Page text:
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Biogeosciences An interactive open-access journal of the European Geosciences Union
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https://doi.org/10.5194/bg-2019-16
© Author(s) 2019. This work is distributed under
the Creative Commons Attribution 4.0 License.
https://doi.org/10.5194/bg-2019-16
© Author(s) 2019. This work is distributed under
the Creative Commons Attribution 4.0 License.

Submitted as: research article 23 Jan 2019

Submitted as: research article | 23 Jan 2019

Review status
This discussion paper is a preprint. It has been under review for the journal Biogeosciences (BG). The revised manuscript was not accepted.

Drivers of 21st Century carbon cycle variability in the North Atlantic Ocean

Matthew P. Couldrey1,a, Kevin I. C. Oliver1, Andrew Yool2, Paul R. Halloran3, and Eric P. Achterberg1,4 Matthew P. Couldrey et al.
  • 1Ocean and Earth Science, University of Southampton, National Oceanography Centre, Southampton, UK
  • 2National Oceanography Centre, Southampton, UK
  • 3Geography, College of Life and Environmental Sciences, University of Exeter, UK
  • 4GEOMAR Helmholtz-Zentrum für Ozeanforschung, Kiel, Germany
  • anow at: Department of Meteorology, University of Reading, Reading, UK

Abstract. The North Atlantic carbon sink is a prominent component of global climate, storing large amounts of atmospheric carbon dioxide (CO2), but this basin’s CO2 uptake variability presents challenges for future climate prediction. A comprehensive mechanistic understanding of the processes that give rise to year-to-year (interannual) and decade-to-decade (decadal) variability in the North Atlantic’s dissolved inorganic carbon (DIC) inventory is lacking. Here, we numerically simulate the oceanic response to human-induced (anthropogenic) climate change from the industrial era to the year 2100. The model distinguishes how different physical, chemical, and biological processes modify the basin’s DIC inventory; the saturation, soft tissue, and carbonate pumps, anthropogenic emissions, and other processes causing air-sea disequilibria. There are four ‘natural’ pools (saturation, soft tissue, carbonate, and disequilibrium), and an ‘anthropogenic’ pool. Interannual variability of the North Atlantic DIC inventory arises primarily due to temperature- and alkalinity-induced changes in carbon solubility (saturation concentrations). A mixture of saturation and anthropogenic drivers cause decadal variability. Multidecadal variability results from the opposing effects of saturation versus soft tissue carbon, and anthropogenic carbon uptake. By the year 2100, the North Atlantic gains 66 Pg (1 Pg = 1015 grams) of anthropogenic carbon, and the natural carbon pools collectively decline by 4.8 Pg. The first order controls on interannual variability of the North Atlantic carbon sink size are therefore largely physical, and the biological pump emerges as an important driver of change on multidecadal timescales. Further work should identify specifically which physical processes underlie the interannual saturation-dominated DIC variability documented here.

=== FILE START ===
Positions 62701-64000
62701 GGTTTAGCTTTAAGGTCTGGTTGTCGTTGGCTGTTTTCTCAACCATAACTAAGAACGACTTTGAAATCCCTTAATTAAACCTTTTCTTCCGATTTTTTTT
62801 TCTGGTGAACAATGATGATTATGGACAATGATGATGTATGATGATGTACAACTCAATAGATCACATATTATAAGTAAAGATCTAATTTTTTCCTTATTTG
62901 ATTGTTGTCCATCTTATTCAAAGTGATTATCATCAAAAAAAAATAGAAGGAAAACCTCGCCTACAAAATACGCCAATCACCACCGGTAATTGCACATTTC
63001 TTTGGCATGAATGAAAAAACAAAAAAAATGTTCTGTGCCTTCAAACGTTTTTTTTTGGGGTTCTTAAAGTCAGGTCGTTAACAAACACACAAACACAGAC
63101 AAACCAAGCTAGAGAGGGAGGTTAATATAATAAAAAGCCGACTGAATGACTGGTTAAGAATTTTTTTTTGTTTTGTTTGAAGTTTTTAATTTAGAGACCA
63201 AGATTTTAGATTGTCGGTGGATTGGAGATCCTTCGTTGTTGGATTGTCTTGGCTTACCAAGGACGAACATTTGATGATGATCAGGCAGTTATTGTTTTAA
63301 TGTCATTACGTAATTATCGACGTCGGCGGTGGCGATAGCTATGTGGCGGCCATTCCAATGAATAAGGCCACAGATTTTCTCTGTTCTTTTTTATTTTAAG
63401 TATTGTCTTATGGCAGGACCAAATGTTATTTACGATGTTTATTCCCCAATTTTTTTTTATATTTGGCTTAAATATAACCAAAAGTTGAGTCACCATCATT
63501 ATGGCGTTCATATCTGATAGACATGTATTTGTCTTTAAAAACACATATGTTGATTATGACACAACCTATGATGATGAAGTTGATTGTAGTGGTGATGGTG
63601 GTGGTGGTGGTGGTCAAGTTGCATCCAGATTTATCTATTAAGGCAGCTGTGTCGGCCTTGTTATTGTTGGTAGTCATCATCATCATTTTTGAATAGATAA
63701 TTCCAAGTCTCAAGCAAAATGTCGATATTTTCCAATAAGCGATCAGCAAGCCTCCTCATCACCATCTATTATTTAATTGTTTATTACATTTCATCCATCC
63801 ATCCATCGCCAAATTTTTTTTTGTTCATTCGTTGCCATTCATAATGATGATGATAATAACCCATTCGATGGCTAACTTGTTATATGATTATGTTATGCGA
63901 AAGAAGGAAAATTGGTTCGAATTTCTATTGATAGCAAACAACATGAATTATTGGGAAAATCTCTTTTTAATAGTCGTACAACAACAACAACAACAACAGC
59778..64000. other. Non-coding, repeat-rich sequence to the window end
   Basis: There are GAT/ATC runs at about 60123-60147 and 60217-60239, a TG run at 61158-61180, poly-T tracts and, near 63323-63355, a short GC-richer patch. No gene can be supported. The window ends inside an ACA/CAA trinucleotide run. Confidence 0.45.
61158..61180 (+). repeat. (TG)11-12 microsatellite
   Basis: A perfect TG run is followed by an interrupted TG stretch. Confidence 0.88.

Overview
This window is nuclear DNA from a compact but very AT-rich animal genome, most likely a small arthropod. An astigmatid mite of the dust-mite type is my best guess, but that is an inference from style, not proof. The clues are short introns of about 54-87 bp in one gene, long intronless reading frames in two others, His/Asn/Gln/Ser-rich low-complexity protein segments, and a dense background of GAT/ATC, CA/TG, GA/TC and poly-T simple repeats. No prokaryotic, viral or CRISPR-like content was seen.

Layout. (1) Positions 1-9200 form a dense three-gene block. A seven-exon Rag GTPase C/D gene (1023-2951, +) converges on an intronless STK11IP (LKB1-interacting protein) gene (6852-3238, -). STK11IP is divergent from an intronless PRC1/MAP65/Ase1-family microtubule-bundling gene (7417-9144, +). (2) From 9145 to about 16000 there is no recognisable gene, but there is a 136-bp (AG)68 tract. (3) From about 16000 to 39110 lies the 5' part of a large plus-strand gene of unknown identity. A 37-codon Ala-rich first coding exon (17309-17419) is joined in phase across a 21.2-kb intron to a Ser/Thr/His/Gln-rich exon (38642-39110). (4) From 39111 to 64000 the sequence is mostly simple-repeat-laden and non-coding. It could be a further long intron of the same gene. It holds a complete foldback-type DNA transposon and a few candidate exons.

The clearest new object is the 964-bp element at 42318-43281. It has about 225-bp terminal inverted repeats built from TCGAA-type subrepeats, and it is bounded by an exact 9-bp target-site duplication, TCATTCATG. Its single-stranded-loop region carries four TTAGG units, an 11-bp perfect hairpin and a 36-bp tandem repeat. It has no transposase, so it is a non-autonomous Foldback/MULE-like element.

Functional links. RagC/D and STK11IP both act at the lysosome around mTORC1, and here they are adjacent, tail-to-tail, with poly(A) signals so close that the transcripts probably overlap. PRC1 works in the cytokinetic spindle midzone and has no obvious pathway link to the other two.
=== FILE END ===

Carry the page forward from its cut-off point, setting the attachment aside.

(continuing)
Matthew P. Couldrey et al.
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Interactive discussion
Status: closed
Status: closed
AC: Author comment | RC: Referee comment | SC: Short comment | EC: Editor comment
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Matthew P. Couldrey et al.
Matthew P. Couldrey et al.
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Short summary
Determining how much carbon dioxide (CO2) the oceans absorb is key to predicting human-caused climate change. A computer model of the ocean shows how the North Atlantic will change up to the end of the century. Year-to-year variations are mostly caused by changes in ocean temperature and seawater chemistry, altering CO2 solubility. By 2100, human emissions cause the biggest changes. The near term changes are physically driven, which may be more predictable than biological changes.
Determining how much carbon dioxide (CO2) the oceans absorb is key to predicting human-caused...
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